How long can your running shoes go before they break down? As our latest round of lab testing shows, that depends entirely on which shoe it is.
All running shoes break down, but some break down faster than others—and there’s very little in the way of data available to consumers. This year, we set out to provide it.
Our independent shoe testing partner—the Heeluxe shoe laboratory in Santa Barbara, California—performed a series of durability tests on some of the top trail running shoes of Spring 2015. Each shoe underwent a series of baseline tests while the shoe was brand new, and Heelux re-ran the tests after the shoe had been run in for 150 miles (about half the life of the average shoe). We analyzed the wear to the outsole rubber or foam, damage to the upper, the collapse of the ramp angle, and the firming of the midsole as the foam cushioning broke down. The longer a shoe can go without the rubber wearing away, the upper breaking up, or the midsole collapsing, the more miles you can put on it without worrying too much about it impeding your form or simply needing to be replaced.
Of the seven shoes we collected data on so far, here are the most durable trail shoes of 2015, listed in order of best performers to worst performers (rated on a 1 to 10 scale).
ASICS Gel-Fuji Attack 4
Tied with the New Balance Leadville 1210 v2, the ASICS scored a perfect 10. It showed only mild wear to its outsole, no wear to its upper, no collapse in its ramp angle, and negligible stiffening of its foam over the course of 150-miles.
New Balance Leadville 1210v2
Along with the ASICS Gel-Fuji Attack 4, the Leadvile 1210 v2 notched a perfect 10. The cushioning was almost just as soft as the day it came out of the box, the outsole showed only mild wear, there was no damage to the upper, and there was no significant collapse in its ramp angle.
ASICS GT-2000 3 Trail
The ASICS GT-2000 3 Trail would have nabbed a perfect 10 had we not seen a slight drop in its ramp angle of a bit more than 1mm. Otherwise, it’s lack of outsole and upper wear and the resilience of its cushioning were excellent.
Newton Boco AT
It was a slight stiffening of the Boco AT’s midsole foam that kept it from a perfect score—the foam firmed up by a between 10-19 psi, which is moderate. Other than that, there was almost no wear to the upper, only mild wear to the outsole, and no significant change to its ramp angle.
New Balance 101 Trail
The New Balance 101 Trail is a minimalist classic, so it’s not surprising that with that thin midsole we saw almost no change to its foam structure over 150 miles—no significant stiffening of the foam, and no collapse in its 10mm drop. Where it slipped a bit was in its upper—Heeluxe’s team noted some upper damage over the course of wear testing, although there was only mild wear to the outsole.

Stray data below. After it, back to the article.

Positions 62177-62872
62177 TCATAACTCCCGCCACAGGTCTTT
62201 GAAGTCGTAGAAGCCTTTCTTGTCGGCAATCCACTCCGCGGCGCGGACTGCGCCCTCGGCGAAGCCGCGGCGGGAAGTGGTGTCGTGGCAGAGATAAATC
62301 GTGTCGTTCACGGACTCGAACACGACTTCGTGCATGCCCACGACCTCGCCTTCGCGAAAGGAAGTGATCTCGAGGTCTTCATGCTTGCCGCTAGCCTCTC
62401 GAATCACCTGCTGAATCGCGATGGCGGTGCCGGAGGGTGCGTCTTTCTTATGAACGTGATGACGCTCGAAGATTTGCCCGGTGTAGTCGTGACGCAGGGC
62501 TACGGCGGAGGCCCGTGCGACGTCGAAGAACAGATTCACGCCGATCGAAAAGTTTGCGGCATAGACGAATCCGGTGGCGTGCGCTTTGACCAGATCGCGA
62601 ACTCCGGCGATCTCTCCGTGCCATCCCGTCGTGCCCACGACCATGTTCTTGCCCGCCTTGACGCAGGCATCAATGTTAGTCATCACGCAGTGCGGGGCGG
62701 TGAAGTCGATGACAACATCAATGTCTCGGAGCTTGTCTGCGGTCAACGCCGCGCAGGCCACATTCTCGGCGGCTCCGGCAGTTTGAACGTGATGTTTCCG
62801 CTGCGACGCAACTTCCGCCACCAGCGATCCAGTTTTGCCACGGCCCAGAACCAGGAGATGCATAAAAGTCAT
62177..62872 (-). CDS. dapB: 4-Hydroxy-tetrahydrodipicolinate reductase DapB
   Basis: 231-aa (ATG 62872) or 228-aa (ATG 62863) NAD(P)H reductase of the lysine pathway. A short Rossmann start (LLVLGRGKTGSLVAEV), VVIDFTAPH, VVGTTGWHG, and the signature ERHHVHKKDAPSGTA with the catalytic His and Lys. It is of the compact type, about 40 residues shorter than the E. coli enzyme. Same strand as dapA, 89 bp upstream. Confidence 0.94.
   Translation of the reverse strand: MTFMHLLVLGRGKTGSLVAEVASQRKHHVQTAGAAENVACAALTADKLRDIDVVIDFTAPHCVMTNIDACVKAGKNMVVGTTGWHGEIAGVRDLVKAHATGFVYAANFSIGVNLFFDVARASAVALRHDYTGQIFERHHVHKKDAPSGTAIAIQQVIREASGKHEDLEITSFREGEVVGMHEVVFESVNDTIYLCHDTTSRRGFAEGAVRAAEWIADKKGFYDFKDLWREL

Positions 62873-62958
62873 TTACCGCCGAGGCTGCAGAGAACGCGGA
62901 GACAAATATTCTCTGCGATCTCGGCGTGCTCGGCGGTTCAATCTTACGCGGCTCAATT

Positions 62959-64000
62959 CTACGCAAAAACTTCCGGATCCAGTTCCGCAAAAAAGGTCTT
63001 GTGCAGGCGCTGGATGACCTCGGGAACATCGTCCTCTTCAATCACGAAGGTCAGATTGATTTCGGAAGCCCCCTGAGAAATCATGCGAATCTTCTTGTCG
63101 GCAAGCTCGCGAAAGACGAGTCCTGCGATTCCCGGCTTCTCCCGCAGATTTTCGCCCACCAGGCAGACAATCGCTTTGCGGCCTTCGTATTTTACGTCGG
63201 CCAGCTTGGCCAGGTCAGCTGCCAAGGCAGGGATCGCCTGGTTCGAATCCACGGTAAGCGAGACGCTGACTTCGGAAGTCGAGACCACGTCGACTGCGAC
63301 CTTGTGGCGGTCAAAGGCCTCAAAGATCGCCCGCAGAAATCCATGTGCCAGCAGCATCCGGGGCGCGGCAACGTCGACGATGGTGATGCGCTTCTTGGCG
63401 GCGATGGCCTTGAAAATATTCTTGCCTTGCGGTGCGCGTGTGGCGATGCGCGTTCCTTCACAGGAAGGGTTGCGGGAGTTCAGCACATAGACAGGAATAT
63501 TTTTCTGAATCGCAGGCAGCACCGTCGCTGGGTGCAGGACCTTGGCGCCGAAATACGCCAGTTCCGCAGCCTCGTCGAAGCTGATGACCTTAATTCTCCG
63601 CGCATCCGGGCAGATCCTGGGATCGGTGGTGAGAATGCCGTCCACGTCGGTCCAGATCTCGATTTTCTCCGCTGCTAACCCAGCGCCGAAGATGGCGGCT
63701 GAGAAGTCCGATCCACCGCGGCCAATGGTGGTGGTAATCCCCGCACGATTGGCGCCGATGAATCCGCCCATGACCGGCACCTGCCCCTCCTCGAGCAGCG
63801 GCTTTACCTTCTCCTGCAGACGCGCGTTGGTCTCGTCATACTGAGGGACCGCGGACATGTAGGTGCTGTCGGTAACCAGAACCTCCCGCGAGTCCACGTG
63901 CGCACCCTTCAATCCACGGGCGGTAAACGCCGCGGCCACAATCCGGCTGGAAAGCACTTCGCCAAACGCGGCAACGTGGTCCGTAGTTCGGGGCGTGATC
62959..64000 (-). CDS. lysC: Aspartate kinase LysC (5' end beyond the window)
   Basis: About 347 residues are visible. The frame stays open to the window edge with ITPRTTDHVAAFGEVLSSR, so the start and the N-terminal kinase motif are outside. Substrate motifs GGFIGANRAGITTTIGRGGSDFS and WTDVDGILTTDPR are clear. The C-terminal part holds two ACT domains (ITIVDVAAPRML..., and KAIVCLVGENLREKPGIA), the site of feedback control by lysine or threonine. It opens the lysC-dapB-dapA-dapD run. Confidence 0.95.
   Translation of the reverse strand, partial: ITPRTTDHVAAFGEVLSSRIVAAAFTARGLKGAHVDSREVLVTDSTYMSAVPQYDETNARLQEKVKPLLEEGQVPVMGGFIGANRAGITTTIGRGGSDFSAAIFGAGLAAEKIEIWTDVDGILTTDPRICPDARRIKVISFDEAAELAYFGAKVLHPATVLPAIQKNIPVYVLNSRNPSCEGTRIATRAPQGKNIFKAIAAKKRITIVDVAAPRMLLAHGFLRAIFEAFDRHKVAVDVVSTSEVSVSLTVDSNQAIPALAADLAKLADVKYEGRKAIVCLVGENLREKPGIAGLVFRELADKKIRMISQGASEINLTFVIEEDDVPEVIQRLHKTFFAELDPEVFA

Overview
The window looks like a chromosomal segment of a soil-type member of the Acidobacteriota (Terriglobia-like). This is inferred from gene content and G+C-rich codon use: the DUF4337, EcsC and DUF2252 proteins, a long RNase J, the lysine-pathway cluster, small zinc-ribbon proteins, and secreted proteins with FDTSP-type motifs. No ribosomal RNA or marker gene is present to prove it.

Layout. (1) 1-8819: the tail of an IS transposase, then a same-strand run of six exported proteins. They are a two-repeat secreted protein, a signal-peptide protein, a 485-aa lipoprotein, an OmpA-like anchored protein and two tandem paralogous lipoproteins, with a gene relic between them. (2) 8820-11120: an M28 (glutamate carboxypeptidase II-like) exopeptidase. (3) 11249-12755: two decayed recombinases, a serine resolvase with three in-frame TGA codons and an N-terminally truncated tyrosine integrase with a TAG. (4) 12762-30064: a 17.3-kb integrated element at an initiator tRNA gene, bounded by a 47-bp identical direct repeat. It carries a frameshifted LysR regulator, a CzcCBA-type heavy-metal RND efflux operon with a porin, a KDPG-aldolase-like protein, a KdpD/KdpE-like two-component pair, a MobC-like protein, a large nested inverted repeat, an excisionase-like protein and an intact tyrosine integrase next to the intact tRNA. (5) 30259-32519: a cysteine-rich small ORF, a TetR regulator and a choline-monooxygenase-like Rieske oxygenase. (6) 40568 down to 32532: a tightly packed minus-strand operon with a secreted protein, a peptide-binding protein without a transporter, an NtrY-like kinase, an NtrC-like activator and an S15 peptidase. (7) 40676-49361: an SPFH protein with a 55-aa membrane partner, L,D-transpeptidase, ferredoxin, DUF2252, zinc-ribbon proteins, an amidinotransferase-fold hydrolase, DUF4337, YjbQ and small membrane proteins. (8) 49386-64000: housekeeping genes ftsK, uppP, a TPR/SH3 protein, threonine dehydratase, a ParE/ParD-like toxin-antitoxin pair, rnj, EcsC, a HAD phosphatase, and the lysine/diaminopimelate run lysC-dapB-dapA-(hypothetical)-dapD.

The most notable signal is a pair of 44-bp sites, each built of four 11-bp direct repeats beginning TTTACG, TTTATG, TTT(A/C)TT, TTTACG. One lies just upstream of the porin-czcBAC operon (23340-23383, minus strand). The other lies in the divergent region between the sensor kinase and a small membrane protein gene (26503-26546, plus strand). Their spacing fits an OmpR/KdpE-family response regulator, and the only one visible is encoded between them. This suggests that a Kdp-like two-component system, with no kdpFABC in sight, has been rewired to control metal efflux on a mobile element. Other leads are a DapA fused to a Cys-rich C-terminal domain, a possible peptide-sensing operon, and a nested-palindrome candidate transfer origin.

Salomon S-Lab X-Series
Where the Salomon S-Lab X-Series excelled was in its resistance to wear on its outsole and upper. However, our lab did notice mild stiffening in the shoe’s cushioning over the course of the test, and a significant collapse in its ramp angle (a drop of up to two millimeters).
Montrail FluidFlex ST
Of the seven trail shoes we have early data on, the FluidFlex ST turned out to be the worst performer in terms of durability. After 150-miles, the outsole showed severe damage. We also saw a serious collapse in its ramp angle, a drop exceeding 2mm. That said, the FluidFlex had perfect scores for both the resiliency of its cushioning (its resistance to firming up) and the lack of damage apparent in its upper. One point in its favor, at a price of just $95, it makes replacement a bit easier than some of the other shoes on this page.
Behind the Test
How did we test these shoes for durability? Heeluxe, our independent shoe testing lab partner, measured the softness of the midsole at mile 0 and mile 150. If the cushioning changed by less than 10 pounds per square inch (“psi”), the shoe got three points; a 10-19 psi change got two points, and a 20-29 psi change scored one point.
If a shoe’s drop (aka its offset, or ramp angle) collapsed by more than 2mm, it got zero points. A shoe that dropped between 1.1mm and 2mm got one point, and a shoe that dropped 0.1mm got two points. A shoe with no change to its drop angle got a full three points.
Finally, Heelux did a visual inspection of the upper, awarding zero, one, or two points based on how much visible wear there was to the upper and outsole.
All shoes we tested were men’s size 9, with the exception of the New Balance 101 Trail (a men’s 11.5) and the Montrail FluidFlex ST (which was a men’s 11).